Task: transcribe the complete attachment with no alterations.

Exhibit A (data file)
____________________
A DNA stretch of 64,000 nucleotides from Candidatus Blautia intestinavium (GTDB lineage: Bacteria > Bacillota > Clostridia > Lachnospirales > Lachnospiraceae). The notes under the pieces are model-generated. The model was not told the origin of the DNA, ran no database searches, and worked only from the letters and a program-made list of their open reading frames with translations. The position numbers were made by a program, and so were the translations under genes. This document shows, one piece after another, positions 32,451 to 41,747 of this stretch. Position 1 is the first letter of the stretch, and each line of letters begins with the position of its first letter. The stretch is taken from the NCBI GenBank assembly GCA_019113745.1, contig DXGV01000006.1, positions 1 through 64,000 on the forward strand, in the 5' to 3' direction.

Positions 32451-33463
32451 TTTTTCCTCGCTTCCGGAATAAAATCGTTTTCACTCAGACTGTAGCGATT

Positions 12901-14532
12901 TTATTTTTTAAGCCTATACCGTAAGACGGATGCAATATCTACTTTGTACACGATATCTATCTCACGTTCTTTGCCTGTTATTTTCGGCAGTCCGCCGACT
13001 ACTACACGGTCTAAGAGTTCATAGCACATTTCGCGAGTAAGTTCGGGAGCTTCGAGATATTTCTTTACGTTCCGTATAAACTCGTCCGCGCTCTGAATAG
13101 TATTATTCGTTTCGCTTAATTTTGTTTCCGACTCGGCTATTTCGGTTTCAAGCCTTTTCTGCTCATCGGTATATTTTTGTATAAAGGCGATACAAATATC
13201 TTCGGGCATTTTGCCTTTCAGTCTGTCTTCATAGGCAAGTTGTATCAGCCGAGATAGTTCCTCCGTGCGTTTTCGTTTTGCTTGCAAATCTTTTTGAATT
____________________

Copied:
A DNA stretch of 64,000 nucleotides from Candidatus Blautia intestinavium (GTDB lineage: Bacteria > Bacillota > Clostridia > Lachnospirales > Lachnospiraceae). The notes under the pieces are model-generated. The model was not told the origin of the DNA, ran no database searches, and worked only from the letters and a program-made list of their open reading frames with translations. The position numbers were made by a program, and so were the translations under genes. This document shows, one piece after another, positions 32,451 to 41,747 of this stretch. Position 1 is the first letter of the stretch, and each line of letters begins with the position of its first letter. The stretch is taken from the NCBI GenBank assembly GCA_019113745.1, contig DXGV01000006.1, positions 1 through 64,000 on the forward strand, in the 5' to 3' direction.

Positions 32451-33463
32451 TTTTTCCTCGCTTCCGGAATAAAATCGTTTTCACTCAGACTGTAGCGATT

Positions 12901-14532
12901 TTATTTTTTAAGCCTATACCGTAAGACGGATGCAATATCTACTTTGTACACGATATCTATCTCACGTTCTTTGCCTGTTATTTTCGGCAGTCCGCCGACT
13001 ACTACACGGTCTAAGAGTTCATAGCACATTTCGCGAGTAAGTTCGGGAGCTTCGAGATATTTCTTTACGTTCCGTATAAACTCGTCCGCGCTCTGAATAG
13101 TATTATTCGTTTCGCTTAATTTTGTTTCCGACTCGGCTATTTCGGTTTCAAGCCTTTTCTGCTCATCGGTATATTTTTGTATAAAGGCGATACAAATATC
13201 TTCGGGCATTTTGCCTTTCAGTCTGTCTTCATAGGCAAGTTGTATCAGCCGAGATAGTTCCTCCGTGCGTTTTCGTTTTGCTTGCAAATCTTTTTGAATT